The usual activities are still there, with haikus to compose, training bamboos, hot springs, and new ones spicing up the exploration. This exploration is always done with the same subtlety, and following the birds or the fireflies will always allow you to stumble on a hidden point of interest nearby. Mongols are, of course, omnipresent on Iki, and there will be many camps to liberate, always with side objectives to spice up your fights. This version is an excellent addition: it is now possible to replay any quest or activity already done directly from the world map.


More than 57,000 players have started Jin Sakai's adventure in Ghost of Tsushima on Steam, and more will be added in the coming days...


Flute Hero


This Director’s Cut offers a few new side activities, a pretext for littering the map with icons and points of interest. Ghost of Tsushima still rewards exploration. This time, you can find archery challenges in a bamboo forest and animal sanctuaries where you can play the flute, using the gyroscope of your controller to charm the local wildlife.

The fights on the island of Iki offer a new challenge. Two significant new features shake up your habits: the Mongols now have the presence of mind to change their weapon in the middle of a fight, forcing you to adapt your posture constantly to remain effective. The confrontations are even more dynamic and exciting, and you will have to rethink your strategy at every moment. Moreover, a new type of opponent is there to make your life difficult: the shaman, who can strengthen his companions with terrifying chants.

Ghost of Tsushima Director’s Cut is a classic and unsurprising expansion, and that’s finally what we wanted. We fell in love with Jin Sakai’s Japan last year, and all we wanted to do was to go back to this universe and learn more about its inhabitants. The result is so satisfying that we want more and more, and the adventure on Iki may seem a bit short. Once the island has been explored in all directions, we can only wait for one thing: the next part.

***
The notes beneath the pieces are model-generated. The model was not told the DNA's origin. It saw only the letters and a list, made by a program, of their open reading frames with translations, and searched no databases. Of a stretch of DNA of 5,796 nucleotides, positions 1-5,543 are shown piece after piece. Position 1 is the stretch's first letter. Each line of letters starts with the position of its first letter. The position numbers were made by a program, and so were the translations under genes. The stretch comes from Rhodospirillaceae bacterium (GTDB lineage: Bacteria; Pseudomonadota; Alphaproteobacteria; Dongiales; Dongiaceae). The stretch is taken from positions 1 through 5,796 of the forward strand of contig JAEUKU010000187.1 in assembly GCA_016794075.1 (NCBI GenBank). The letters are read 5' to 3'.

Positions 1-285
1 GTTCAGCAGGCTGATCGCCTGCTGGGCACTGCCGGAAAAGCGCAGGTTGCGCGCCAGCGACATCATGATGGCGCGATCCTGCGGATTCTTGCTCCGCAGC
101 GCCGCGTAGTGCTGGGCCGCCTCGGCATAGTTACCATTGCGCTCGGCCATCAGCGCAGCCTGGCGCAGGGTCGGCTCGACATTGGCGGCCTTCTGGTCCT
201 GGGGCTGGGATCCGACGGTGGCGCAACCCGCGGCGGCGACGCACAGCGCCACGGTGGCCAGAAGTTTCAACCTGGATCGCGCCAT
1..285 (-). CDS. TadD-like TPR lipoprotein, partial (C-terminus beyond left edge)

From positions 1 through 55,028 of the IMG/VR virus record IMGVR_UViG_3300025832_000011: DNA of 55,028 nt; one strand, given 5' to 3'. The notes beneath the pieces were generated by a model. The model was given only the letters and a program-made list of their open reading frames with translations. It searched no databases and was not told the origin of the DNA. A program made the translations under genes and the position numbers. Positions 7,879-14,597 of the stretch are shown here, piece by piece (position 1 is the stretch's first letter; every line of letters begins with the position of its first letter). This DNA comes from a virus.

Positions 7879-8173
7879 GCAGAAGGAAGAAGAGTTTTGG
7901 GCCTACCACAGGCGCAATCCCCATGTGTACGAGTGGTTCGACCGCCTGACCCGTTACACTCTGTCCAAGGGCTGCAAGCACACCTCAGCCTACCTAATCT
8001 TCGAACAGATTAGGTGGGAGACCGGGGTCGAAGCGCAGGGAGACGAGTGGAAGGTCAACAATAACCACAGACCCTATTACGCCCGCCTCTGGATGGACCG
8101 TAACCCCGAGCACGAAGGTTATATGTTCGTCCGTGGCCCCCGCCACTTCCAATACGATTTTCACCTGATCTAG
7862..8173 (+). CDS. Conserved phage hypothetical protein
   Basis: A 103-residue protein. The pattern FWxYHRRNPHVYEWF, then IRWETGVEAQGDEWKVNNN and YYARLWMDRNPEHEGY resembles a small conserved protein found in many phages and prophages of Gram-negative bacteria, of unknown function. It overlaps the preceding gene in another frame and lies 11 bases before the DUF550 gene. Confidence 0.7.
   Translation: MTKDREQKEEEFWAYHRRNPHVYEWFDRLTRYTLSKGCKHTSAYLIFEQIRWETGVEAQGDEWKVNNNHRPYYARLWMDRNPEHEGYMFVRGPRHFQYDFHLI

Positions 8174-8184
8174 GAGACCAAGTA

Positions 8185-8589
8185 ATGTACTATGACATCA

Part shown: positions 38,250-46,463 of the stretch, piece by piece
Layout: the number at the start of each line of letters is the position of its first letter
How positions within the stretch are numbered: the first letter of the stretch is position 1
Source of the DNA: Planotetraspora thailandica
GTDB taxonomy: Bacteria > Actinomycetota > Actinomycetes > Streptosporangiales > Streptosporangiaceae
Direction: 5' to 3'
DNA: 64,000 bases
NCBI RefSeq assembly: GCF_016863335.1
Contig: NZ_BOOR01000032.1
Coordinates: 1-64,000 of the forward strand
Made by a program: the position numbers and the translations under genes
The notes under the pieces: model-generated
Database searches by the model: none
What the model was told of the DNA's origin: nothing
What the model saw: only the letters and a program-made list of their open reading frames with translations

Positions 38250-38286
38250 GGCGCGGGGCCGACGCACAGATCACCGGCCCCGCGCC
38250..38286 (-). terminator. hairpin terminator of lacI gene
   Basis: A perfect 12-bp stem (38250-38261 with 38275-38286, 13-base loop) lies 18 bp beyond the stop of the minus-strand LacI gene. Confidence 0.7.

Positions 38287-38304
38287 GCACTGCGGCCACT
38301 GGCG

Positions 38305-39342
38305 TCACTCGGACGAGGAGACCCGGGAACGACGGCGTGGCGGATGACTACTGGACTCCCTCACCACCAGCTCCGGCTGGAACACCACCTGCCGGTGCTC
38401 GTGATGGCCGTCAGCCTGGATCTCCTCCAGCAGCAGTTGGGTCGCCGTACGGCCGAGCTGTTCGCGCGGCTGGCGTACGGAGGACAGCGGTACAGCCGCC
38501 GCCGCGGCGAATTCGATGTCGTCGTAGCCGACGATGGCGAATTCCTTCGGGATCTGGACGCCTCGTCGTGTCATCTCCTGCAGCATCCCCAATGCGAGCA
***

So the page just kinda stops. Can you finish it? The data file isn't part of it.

Let the samurai spirit embrace your PC


The Director’s Cut is a fantastic addition to your PC game library, whether you’re a seasoned samurai in Tsushima’s world or just sharpening your first katana! The PC version leverages the latest graphical technologies, offering stunning visuals and smooth gameplay. The customizable controls and DualSense controller support elevate the experience. There’s no need for additional payments like console upgrades – just dive into the perfected adventure. If you’ve been putting off playing Ghost of Tsushima, now is the perfect time to immerse yourself in Jin Sakai’s story.

The PC version showcases Tsushima’s breathtaking world better than ever with ultrawide monitor support and new graphical settings. The new enemy classes and refined combat system bring fresh challenges and enjoyable gameplay. The Iki Island expansion and numerous side quests offer a wealth of content, ensuring hours of engagement. If you’ve ever wondered what it’s like to step into the shoes of a true samurai, now is the time to experience this marvelous adventure on PC.

-Herpai Gergely (BadSector)-


+ One of the most beautiful open worlds we have seen – especially on the PC
+ The combat is very fun, dynamic and full of possibilities
+ Solo duels and confrontations


– The missions are a bit repetitive. It barely manages to get out of the basic pattern, even on many of the major ones
– A greater depth in the story and its characters is missed, delving into the human side of the conflict
– The camera and artificial intelligence in the confrontations can give some problems

Publisher: Sony Interactive Entertainment

Developer: Sucker Punch

Genre: open-world action RPG

Release date: August 19, 2021

Ghost of Tsushima Director's Cut

Gameplay - 8.4
Graphics - 9.8
Story - 8.6
Music/audio - 9.2
Ambiance - 9.4



This Director's Cut offers us more Ghost of Tsushima, nothing more, nothing less, and that's fine. Without reinventing the wheel, Sucker Punch signs a new solid adventure, which explores the past of its protagonist with finesse. As for the PC version of the game, it does justice to the PC, and Tsushima has never been so beautiful.